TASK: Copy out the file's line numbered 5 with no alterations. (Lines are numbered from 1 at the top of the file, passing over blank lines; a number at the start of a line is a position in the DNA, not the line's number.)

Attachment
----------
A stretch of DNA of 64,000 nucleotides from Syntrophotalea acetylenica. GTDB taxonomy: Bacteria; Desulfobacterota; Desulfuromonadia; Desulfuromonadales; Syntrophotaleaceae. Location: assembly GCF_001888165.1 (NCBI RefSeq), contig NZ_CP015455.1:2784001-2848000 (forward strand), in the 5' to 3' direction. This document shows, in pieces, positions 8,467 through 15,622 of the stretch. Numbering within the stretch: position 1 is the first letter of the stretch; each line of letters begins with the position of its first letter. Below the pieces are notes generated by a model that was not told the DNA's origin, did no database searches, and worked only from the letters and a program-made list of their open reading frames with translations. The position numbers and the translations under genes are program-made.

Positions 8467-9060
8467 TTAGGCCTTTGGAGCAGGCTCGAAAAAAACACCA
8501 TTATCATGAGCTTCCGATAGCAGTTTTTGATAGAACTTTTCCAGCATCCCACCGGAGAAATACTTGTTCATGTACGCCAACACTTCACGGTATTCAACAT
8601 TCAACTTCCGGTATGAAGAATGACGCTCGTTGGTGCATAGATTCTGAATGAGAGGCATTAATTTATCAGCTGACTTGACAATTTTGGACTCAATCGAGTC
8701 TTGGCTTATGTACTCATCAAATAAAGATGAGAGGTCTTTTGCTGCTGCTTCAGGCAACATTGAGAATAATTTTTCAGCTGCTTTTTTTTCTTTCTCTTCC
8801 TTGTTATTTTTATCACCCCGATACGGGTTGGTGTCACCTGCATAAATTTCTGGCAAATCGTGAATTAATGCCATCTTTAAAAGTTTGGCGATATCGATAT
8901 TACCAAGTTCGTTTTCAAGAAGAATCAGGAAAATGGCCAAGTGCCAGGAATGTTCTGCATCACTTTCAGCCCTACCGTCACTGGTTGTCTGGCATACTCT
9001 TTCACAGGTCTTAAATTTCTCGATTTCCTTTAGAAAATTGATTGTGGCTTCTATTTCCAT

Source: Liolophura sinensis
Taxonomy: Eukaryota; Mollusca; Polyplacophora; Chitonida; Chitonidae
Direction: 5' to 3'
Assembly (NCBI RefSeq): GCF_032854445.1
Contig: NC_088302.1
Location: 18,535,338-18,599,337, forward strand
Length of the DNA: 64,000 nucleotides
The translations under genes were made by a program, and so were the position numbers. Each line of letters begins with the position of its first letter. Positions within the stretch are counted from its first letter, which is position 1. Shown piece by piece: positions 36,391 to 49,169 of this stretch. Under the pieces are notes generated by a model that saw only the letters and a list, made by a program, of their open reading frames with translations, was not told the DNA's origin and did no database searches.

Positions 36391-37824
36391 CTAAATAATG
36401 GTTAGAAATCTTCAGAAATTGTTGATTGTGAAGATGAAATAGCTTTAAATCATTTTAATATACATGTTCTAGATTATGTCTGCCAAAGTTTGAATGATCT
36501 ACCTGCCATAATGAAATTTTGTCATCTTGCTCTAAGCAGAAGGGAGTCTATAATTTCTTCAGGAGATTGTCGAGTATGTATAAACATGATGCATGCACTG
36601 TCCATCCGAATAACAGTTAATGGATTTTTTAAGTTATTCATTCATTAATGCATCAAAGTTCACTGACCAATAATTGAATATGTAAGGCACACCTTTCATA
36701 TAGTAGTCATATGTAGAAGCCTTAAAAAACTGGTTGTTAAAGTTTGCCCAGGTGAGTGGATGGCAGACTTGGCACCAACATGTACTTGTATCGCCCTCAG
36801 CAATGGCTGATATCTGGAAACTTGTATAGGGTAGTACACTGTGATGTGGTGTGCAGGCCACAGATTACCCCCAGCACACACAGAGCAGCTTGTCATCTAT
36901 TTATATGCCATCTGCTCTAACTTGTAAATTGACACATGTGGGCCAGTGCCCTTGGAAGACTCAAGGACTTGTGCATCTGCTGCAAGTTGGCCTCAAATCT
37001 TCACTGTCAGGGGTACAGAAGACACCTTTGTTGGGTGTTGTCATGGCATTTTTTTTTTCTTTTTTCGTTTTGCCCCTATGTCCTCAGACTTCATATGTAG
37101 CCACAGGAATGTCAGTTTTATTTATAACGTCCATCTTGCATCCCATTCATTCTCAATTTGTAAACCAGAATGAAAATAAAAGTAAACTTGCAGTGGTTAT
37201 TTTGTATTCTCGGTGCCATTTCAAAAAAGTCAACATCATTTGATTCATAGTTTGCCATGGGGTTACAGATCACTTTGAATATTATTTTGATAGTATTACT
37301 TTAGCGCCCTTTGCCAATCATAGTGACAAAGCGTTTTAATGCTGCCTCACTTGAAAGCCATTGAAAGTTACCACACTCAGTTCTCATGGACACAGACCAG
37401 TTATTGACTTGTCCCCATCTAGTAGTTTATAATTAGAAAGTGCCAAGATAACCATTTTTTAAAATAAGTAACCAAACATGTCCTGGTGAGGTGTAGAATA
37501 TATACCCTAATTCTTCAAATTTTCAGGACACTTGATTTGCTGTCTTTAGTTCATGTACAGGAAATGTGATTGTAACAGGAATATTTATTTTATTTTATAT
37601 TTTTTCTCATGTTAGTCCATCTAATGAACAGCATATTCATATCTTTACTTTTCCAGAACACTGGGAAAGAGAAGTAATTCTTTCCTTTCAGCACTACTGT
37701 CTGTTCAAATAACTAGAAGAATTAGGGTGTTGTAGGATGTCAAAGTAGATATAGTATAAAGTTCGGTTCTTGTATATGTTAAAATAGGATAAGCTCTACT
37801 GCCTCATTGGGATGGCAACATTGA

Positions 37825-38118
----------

8601 TCAACTTCCGGTATGAAGAATGACGCTCGTTGGTGCATAGATTCTGAATGAGAGGCATTAATTTATCAGCTGACTTGACAATTTTGGACTCAATCGAGTC